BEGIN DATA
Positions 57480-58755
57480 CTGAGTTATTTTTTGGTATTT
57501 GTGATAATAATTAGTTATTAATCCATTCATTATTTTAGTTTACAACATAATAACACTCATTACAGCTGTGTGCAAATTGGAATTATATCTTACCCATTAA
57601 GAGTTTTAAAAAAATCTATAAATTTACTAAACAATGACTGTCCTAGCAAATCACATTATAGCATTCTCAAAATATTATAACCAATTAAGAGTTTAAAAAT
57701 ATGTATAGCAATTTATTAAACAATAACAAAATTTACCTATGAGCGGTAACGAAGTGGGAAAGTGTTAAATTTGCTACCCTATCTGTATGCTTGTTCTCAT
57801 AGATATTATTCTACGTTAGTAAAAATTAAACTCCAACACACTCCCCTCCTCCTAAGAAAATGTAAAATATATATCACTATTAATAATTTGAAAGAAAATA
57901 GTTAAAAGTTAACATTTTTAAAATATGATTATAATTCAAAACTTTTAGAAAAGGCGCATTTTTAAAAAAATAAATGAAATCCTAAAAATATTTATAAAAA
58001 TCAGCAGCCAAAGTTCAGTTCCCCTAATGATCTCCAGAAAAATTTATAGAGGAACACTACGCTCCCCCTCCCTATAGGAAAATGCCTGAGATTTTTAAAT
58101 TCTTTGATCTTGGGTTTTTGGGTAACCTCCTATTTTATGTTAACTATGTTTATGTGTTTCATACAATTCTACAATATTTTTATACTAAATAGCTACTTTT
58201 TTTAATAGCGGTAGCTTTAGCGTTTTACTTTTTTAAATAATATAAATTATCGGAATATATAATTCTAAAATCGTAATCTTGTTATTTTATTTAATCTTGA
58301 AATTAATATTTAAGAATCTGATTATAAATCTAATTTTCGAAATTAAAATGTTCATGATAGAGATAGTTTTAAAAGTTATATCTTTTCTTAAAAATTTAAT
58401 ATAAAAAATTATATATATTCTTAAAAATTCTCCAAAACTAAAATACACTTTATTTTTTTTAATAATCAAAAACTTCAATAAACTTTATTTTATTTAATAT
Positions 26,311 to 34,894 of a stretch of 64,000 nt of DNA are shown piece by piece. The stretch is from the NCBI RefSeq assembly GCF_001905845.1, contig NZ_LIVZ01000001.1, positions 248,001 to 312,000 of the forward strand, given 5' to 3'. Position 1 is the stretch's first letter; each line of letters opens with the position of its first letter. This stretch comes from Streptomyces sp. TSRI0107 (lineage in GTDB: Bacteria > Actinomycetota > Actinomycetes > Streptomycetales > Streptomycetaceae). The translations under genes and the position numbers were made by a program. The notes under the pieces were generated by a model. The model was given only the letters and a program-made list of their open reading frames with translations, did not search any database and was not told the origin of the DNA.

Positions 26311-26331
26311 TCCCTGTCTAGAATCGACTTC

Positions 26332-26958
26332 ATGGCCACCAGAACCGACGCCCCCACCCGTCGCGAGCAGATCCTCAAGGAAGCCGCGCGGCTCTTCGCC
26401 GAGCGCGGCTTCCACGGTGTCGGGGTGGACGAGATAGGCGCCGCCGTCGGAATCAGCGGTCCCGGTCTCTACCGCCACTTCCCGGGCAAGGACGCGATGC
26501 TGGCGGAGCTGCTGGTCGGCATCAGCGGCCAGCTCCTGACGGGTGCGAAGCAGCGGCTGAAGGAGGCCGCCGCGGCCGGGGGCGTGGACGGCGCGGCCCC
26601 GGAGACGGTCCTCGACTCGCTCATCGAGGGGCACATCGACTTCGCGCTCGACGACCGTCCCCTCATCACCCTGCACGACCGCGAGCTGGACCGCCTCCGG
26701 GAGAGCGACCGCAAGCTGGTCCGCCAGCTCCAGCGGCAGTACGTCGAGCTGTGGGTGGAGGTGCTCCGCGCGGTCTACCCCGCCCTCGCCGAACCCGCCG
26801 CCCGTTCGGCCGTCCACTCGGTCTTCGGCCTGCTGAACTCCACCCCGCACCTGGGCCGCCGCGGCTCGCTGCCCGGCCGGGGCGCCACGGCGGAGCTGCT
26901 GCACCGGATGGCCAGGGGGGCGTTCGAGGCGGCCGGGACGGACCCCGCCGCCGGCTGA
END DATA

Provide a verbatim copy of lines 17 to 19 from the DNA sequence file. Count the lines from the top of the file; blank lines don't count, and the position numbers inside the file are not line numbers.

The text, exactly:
26332 ATGGCCACCAGAACCGACGCCCCCACCCGTCGCGAGCAGATCCTCAAGGAAGCCGCGCGGCTCTTCGCC
26401 GAGCGCGGCTTCCACGGTGTCGGGGTGGACGAGATAGGCGCCGCCGTCGGAATCAGCGGTCCCGGTCTCTACCGCCACTTCCCGGGCAAGGACGCGATGC
26501 TGGCGGAGCTGCTGGTCGGCATCAGCGGCCAGCTCCTGACGGGTGCGAAGCAGCGGCTGAAGGAGGCCGCCGCGGCCGGGGGCGTGGACGGCGCGGCCCC